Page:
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Could A Monetary Base Rule Have Prevented the Great Depression?

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  • Bennett T. McCallum

Abstract

This paper continues an ongoing investigation of the properties of a specific, quantitative, and operational rule for the conduct of monetary policy, a rule that specifies settings of the monetary base that are designed to keep nominal GNP growing smoothly at a noninflationary rate. Whereas previous studies have examined the rule's performance in the context of United States experience since World War II, the present paper is concerned with the period 1923-1941. Counterfactual historical simulations are conducted with the rule and a small model of nominal GNP determination, estimated with U.S. quarterly data for 1922-1941. Residuals from the estimated relationships serve as estimates of the behavioral shocks that occurred and accordingly are fed into the simulation process quarter by quarter. The simulation results indicate that nominal GNP would have been kept reasonably close to a steady 3 percent growth path over 1923-1941 if the rule had been in effect, in which case it is highly unlikely that real output and employment could have collapsed as they did during the 1930s.

Suggested Citation

  • Bennett T. McCallum, 1989. "Could A Monetary Base Rule Have Prevented the Great Depression?," NBER Working Papers 3162, National Bureau of Economic Research, Inc.
  • Handle: RePEc:nbr:nberwo:3162
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    Cited by:

    1. Benk, Szilárd & Gillman, Max & Kejak, Michal, 2010. "A banking explanation of the US velocity of money: 1919-2004," Journal of Economic Dynamics and Control, Elsevier, vol. 34(4), pages 765-779, April.
    2. Caggiano, Giovanni & Castelnuovo, Efrem & Damette, Olivier & Parent, Antoine & Pellegrino, Giovanni, 2017. "Liquidity traps and large-scale financial crises," Journal of Economic Dynamics and Control, Elsevier, vol. 81(C), pages 99-114.
    3. Orphanides, Athanasios, 2003. "Historical monetary policy analysis and the Taylor rule," Journal of Monetary Economics, Elsevier, vol. 50(5), pages 983-1022, July.
    4. Jonathan Payne & Lawrence Uren, 2014. "Economic Policy and the Great Depression in a Small Open Economy," Journal of Money, Credit and Banking, Blackwell Publishing, vol. 46(2-3), pages 347-370, March.
    5. Stark, Tom & Croushore, Dean, 1998. "Evaluating McCallum's Rule When Monetary Policy Matters," Journal of Macroeconomics, Elsevier, vol. 20(3), pages 451-485, July.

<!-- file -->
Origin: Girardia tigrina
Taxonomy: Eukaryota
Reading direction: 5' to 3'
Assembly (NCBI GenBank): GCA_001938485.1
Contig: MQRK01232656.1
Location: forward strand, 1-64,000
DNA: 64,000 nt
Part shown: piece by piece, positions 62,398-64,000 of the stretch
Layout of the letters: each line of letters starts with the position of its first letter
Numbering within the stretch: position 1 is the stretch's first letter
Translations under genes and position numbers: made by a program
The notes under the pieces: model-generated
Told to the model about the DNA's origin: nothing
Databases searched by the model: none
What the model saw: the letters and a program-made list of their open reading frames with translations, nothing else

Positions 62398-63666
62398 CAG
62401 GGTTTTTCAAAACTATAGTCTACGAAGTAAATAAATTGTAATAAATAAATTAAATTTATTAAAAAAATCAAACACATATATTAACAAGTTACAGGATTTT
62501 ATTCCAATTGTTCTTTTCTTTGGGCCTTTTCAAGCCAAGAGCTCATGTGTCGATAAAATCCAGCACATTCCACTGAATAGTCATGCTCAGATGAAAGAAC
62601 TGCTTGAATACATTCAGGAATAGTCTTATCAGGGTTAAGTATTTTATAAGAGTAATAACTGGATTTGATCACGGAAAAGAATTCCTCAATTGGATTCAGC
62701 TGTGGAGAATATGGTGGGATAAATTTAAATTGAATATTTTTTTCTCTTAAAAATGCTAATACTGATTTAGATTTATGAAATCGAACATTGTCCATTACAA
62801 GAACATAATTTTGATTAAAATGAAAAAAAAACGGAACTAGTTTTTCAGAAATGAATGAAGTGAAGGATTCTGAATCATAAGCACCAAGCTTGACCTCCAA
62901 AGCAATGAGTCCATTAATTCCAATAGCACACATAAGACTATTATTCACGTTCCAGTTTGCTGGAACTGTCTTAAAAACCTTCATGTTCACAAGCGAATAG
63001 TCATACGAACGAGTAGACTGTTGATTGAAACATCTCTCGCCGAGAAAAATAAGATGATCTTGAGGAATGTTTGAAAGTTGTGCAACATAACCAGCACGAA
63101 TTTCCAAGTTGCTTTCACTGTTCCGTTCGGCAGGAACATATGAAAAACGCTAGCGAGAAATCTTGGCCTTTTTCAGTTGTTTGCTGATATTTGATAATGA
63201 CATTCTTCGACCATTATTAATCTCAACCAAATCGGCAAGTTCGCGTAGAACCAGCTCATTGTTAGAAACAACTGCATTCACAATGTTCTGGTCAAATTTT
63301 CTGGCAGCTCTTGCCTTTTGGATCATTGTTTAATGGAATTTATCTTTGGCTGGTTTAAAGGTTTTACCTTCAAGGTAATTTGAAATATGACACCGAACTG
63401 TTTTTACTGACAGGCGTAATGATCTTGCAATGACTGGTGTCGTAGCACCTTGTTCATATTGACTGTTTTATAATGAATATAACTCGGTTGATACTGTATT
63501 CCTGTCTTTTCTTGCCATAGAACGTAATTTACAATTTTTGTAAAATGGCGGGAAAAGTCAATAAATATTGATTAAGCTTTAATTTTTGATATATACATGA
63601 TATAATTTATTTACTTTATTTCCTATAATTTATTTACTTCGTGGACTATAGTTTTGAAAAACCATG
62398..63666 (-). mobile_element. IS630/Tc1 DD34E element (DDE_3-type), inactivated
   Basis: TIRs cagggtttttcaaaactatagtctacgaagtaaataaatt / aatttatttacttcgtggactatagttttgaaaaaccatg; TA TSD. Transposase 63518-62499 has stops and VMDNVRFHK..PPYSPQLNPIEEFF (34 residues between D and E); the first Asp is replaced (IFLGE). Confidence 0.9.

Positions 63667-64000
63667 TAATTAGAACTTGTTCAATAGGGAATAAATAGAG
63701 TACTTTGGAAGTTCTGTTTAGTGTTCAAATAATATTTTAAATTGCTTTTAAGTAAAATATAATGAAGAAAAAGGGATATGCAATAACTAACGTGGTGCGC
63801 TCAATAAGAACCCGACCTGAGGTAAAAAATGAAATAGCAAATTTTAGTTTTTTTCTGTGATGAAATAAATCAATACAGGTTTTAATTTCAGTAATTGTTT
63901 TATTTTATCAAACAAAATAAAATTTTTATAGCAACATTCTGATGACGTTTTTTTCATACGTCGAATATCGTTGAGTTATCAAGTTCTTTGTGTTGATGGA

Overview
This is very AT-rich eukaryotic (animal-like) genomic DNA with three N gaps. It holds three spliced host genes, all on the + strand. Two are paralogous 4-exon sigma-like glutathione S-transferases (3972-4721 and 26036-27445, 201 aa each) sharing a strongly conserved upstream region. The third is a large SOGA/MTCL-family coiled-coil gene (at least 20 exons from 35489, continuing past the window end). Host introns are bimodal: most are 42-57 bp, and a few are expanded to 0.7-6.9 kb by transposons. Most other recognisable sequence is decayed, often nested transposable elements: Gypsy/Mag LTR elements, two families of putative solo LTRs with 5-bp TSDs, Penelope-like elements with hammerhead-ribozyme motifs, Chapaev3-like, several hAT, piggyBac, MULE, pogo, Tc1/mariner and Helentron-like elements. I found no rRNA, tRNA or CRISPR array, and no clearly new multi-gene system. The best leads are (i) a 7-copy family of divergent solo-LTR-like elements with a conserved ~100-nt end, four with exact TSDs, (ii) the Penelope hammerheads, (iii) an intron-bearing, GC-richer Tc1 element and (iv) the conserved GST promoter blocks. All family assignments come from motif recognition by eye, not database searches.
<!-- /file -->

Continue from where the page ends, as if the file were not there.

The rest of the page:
6. Orphanides, Athanasios & Wieland, Volker, 2000. "Efficient Monetary Policy Design near Price Stability," Journal of the Japanese and International Economies, Elsevier, vol. 14(4), pages 327-365, December.
    7. Gillman M. & Siklos & P.L.Silver & J.L., 1996. "Money Velocity with Costly Credit," Department of Economics - Working Papers Series 515, The University of Melbourne.
    8. Danfeng Kong & Osamu Kamoike, "undated". "The stability condition of a forward looking Taylor rule," EAERG Discussion Paper Series 0705, School of Economics, University of Queensland, Australia.
    9. McNelis, Paul D. & Asilis, Carlos M., 2002. "Macroeconomic policy games and asset-price volatility in the EMS: a linear quadratic control analysis of France, Germany, Italy and Spain," Economic Modelling, Elsevier, vol. 19(1), pages 1-24, January.
    10. McCallum, Bennett T., 1999. "Issues in the design of monetary policy rules," Handbook of Macroeconomics,in: J. B. Taylor & M. Woodford (ed.), Handbook of Macroeconomics, edition 1, volume 1, chapter 23, pages 1483-1530 Elsevier.
    11. Damette, Olivier & Parent, Antoine, 2016. "Did the Fed follow an implicit McCallum rule during the Great Depression?," Economic Modelling, Elsevier, vol. 52(PA), pages 226-232.
    12. McNelis, Paul D. & Asilis, Carlos M., 1995. "Monetary policy games with broad money targets a linear quadratic control analysis of the U.S. and Japan," Journal of Economic Dynamics and Control, Elsevier, vol. 19(5-7), pages 1091-1111.
    13. Thornton, Saranna Robinson, 2000. "How do broader monetary aggregates and divisia measures of money perform in McCallum's adaptive monetary rule?," Journal of Economics and Business, Elsevier, vol. 52(1-2), pages 181-204.
    14. Levin, Andrew T., 2005. "Comment on: "Endogenous objectives and the evaluation of targeting rules for monetary policy"," Journal of Monetary Economics, Elsevier, vol. 52(5), pages 913-919, July.

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